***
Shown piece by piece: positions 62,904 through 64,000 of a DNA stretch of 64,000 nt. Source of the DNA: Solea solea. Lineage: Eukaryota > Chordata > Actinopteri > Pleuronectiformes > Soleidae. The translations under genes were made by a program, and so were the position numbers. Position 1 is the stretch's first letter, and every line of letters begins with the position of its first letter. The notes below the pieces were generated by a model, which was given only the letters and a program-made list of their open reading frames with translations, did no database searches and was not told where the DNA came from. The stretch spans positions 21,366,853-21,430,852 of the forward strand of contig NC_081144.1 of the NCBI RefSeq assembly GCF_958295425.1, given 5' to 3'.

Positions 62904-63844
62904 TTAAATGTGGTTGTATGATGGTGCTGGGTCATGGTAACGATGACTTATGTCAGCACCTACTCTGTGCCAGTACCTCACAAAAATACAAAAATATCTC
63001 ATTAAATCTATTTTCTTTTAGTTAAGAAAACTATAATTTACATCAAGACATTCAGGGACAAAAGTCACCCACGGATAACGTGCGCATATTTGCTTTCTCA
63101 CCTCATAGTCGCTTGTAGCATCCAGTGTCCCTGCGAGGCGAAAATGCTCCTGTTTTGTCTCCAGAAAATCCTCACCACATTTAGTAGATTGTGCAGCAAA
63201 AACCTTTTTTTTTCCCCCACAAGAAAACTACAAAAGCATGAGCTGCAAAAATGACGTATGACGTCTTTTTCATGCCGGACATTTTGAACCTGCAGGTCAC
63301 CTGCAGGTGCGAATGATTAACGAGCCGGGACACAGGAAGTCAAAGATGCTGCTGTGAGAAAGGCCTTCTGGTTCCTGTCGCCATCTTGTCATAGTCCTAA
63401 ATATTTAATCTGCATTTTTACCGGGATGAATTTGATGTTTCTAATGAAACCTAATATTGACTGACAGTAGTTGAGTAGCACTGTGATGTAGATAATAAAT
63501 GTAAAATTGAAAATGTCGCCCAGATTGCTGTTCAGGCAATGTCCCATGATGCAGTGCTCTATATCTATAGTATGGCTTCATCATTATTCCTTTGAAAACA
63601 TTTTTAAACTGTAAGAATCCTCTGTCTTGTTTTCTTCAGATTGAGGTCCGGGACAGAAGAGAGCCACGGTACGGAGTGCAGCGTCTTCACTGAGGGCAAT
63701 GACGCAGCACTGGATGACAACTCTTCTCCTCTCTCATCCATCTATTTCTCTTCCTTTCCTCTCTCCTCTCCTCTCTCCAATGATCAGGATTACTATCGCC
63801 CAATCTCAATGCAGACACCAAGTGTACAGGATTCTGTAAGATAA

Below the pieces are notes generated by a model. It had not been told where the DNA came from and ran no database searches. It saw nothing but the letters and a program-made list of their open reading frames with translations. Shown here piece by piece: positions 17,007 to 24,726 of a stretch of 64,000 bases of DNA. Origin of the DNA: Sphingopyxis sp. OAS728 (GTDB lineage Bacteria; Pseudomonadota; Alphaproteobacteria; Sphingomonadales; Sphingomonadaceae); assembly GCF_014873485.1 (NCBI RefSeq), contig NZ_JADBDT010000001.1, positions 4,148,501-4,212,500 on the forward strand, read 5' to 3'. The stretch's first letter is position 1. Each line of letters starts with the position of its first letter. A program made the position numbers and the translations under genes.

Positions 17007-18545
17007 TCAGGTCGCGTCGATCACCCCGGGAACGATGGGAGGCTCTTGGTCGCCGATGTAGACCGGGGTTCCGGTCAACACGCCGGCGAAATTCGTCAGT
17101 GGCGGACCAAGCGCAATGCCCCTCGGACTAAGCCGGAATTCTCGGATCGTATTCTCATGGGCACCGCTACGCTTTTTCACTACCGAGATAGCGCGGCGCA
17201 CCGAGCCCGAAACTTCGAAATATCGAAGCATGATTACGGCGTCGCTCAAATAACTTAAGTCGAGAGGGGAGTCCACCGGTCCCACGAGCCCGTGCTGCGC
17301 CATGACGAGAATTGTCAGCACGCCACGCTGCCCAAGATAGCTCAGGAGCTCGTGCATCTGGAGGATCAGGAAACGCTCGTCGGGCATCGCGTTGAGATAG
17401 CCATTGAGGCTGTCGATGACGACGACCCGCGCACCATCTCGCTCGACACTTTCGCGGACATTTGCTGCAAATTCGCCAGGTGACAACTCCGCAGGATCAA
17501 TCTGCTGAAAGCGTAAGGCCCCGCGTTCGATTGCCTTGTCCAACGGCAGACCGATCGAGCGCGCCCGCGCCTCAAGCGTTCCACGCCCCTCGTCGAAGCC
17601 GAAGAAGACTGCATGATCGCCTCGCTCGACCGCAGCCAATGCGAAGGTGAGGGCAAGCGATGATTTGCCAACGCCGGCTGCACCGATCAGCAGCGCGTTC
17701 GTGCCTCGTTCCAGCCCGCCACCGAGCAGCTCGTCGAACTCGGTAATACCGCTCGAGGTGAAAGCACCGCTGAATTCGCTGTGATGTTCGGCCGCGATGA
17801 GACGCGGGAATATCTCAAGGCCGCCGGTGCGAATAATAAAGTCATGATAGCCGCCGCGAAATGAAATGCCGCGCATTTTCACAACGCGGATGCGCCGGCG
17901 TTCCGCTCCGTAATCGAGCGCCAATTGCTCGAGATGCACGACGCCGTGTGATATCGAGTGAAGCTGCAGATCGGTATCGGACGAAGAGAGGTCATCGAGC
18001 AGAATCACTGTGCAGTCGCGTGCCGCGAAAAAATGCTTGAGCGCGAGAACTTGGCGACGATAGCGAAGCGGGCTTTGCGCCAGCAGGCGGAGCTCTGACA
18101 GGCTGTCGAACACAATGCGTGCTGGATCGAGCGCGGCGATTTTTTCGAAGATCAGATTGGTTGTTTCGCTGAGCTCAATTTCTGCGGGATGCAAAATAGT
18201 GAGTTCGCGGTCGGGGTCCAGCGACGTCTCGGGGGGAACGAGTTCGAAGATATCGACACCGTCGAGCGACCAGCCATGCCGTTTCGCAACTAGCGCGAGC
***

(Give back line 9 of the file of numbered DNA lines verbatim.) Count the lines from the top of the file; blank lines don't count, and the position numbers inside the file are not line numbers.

63501 GTAAAATTGAAAATGTCGCCCAGATTGCTGTTCAGGCAATGTCCCATGATGCAGTGCTCTATATCTATAGTATGGCTTCATCATTATTCCTTTGAAAACA